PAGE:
2016 Volume 64 Issue 7 Pages 1047-1055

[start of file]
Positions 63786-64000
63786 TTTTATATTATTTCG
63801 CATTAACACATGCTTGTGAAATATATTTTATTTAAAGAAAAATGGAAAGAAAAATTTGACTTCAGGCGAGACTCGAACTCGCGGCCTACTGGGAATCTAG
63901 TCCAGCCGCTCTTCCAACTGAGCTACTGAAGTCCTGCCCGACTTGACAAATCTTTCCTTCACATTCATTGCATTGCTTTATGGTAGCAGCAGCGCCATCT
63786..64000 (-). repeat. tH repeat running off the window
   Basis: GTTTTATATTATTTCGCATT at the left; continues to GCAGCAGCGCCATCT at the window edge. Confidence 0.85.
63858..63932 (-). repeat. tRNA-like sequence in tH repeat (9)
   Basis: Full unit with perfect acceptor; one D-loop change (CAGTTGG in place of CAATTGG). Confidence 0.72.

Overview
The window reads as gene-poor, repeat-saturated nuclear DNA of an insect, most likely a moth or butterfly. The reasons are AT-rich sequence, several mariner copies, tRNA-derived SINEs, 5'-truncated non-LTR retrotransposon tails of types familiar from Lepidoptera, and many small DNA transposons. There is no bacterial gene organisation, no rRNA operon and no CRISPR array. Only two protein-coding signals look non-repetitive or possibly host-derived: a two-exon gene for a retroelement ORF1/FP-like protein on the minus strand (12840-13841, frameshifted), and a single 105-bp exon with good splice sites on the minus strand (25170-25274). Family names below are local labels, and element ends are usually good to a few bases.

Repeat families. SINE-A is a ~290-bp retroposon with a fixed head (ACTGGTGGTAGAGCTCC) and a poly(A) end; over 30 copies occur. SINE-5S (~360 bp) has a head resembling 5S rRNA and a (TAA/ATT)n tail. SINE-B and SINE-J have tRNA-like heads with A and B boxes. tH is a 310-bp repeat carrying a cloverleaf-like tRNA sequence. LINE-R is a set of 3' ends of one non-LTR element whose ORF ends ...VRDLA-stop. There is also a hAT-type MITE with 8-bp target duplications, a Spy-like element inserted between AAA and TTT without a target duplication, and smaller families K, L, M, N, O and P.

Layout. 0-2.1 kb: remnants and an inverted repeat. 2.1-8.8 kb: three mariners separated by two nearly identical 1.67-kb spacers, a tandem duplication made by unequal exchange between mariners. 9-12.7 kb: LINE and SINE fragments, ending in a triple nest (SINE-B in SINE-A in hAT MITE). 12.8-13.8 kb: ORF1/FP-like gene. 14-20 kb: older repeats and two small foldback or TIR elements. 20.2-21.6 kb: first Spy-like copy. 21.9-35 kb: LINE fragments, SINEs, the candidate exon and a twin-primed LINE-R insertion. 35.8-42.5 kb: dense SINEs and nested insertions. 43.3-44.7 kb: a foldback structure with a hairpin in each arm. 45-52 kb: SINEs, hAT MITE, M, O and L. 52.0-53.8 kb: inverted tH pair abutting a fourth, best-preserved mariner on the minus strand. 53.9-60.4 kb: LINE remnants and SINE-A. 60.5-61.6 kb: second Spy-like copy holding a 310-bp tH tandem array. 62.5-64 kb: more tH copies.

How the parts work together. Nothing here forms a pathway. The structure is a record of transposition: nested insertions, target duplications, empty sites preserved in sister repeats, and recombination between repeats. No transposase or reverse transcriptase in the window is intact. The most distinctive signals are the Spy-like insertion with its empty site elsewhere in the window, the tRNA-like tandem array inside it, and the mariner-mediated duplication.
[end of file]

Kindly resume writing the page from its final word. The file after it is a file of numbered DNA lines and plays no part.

The present study examined the stability of mixtures of various combinations of moisturizers, water in oil (w/o)-type or oil in water (o/w)-type cream preparations containing heparinoids, and steroidal ointments or creams (o/w-type) frequently used in children. Centrifugation at room temperature led to separation of mixtures of w/o-type moisturizers and steroidal ointments into three layers. Polarized microscopic observations, near-infrared (NIR) spectroscopy, and dye-based analyses revealed the presence of oily components in the upper and middle layers and water-soluble components in the lower layer. Separation into three layers upon centrifugation was also observed for mixtures of o/w-type moisturizers and steroidal ointments. In contrast, neither the o/w-type moisturizer and steroidal cream nor the w/o-type moisturizer and steroidal cream mixtures separated into layers upon centrifugation. Consideration of the characteristics of each preparation is necessary when mixing external-application dermatologic preparations. Centrifugation at 4°C did not result in layer separation of the w/o-type moisturizer and steroidal ointment mixture, suggesting that cold storage of such mixtures provides superior stability compared with room temperature storage. However, despite no obvious layer separation, the NIR spectra indicated that water movement was induced within the mixture. These results clearly indicate that methods such as NIR spectroscopy are useful for early determinations of the stability of mixed external-application dermatologic preparations.